Know Where You are Going

Almost everyone accepts the principle that a manager, like his company, should know what he wants to do, what he wants to accomplish, where he is going. Planning has become a byword in literature of management. There are books, chapters, articles and speeches on it; there are courses on it in schools; it is in some executives’ titles, as in “Vice-President in Charge of Planning” or “Manager-Planning and Procedures”.

But what is happening in words is not happening in action. Time and again managers think they have planning when they don’t. They take a day’s problems in stride but neglect to relate their decisions to long-range aims or objectives. There is no clear understanding in their offices and departments as to actions that tare needed to implement plans and programs. Of all the criticisms that are aimed at businessmen, perhaps the most justified is that they fail to clarify their long range objectives for their people.

When you don’t have well thought out goals, you can’t, of course, give your best to the company. But the company is not the only loser. You personally lose, too. Objectives are wonderful motivators that you can scarcely do without. When you have them, you commit yourself to getting certain things done by a certain time. You put the pressure on yourself to produce, to keep things moving. You find it easier and more natural to ask the right questions, to get the right information, to make the right comparisons. People sense more direction, more confidence in your actions. Your career is the gainer when have a plan of actions.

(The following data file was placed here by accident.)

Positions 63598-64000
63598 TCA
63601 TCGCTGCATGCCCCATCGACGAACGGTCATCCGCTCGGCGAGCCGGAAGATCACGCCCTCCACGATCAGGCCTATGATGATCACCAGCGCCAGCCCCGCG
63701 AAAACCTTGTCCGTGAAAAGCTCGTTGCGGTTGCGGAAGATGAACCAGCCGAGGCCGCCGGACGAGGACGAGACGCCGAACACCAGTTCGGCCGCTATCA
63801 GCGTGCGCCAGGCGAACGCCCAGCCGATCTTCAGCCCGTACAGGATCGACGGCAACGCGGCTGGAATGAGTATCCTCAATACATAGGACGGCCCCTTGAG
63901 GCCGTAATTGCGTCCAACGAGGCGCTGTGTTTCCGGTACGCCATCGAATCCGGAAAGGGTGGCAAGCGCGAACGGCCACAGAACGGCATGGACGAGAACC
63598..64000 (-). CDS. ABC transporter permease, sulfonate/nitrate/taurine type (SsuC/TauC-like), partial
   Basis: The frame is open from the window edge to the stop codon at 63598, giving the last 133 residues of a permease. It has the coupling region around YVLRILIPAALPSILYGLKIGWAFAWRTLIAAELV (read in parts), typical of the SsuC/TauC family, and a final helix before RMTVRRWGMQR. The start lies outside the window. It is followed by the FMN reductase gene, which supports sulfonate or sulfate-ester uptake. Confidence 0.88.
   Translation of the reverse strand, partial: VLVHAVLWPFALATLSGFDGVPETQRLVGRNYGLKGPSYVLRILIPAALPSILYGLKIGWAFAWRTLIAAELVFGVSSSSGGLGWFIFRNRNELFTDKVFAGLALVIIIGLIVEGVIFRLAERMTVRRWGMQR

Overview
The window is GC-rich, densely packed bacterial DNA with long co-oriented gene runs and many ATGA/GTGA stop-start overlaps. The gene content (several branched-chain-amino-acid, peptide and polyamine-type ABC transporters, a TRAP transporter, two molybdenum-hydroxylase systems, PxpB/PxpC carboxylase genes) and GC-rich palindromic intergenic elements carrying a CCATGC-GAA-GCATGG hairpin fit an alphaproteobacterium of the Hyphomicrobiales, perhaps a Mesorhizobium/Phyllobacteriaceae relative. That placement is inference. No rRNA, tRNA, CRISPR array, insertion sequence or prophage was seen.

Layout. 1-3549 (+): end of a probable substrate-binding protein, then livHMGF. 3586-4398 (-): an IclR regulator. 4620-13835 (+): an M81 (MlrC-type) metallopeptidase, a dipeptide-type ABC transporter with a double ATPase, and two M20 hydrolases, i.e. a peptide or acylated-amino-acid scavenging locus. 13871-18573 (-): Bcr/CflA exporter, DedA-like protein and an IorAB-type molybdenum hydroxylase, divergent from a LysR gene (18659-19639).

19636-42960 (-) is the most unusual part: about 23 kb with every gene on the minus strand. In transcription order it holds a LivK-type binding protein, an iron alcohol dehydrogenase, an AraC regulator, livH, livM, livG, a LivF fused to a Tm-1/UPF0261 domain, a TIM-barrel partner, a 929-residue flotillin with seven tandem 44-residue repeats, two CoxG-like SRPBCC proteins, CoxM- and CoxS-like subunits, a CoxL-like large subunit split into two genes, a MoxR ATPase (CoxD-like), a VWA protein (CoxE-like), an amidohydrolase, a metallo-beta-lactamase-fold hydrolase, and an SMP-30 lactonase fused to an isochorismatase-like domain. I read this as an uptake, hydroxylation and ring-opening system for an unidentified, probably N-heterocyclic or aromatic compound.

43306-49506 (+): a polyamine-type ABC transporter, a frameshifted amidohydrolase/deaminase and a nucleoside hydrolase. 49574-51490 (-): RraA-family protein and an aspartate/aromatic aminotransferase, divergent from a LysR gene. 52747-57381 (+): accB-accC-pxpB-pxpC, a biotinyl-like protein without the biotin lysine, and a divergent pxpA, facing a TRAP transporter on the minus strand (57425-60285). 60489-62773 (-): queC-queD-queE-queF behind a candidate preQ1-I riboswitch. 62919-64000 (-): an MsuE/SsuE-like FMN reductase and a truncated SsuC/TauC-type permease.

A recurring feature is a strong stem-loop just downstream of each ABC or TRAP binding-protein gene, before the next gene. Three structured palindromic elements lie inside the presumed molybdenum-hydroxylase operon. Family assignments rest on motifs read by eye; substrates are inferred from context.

So much of our planning-in business as in life in general-is dreamlike. Most dreams seem completely real as we float through dreamland, and so do many of our plans. In the happy moments when they appear, they seem wise, realistic, and sometimes inspiring. But they are not effective- no more than dreams are effective. Now, we all know that plans must be elastic, subject to all sorts of changes. We know that the plan must control us in the future-that it should be a guide, not a dictator.

But this is not an excuse for lack of planning. In fact, just the opposite is true; the more clearly we understand the plans are not rigid, the freer we can be in making them specific. Plans need not be detailed blueprints of action, but they should be workable outlines. And they should be detailed enough so that it is clear when you plan to start this and when you plan to finish that.

Author: KPO

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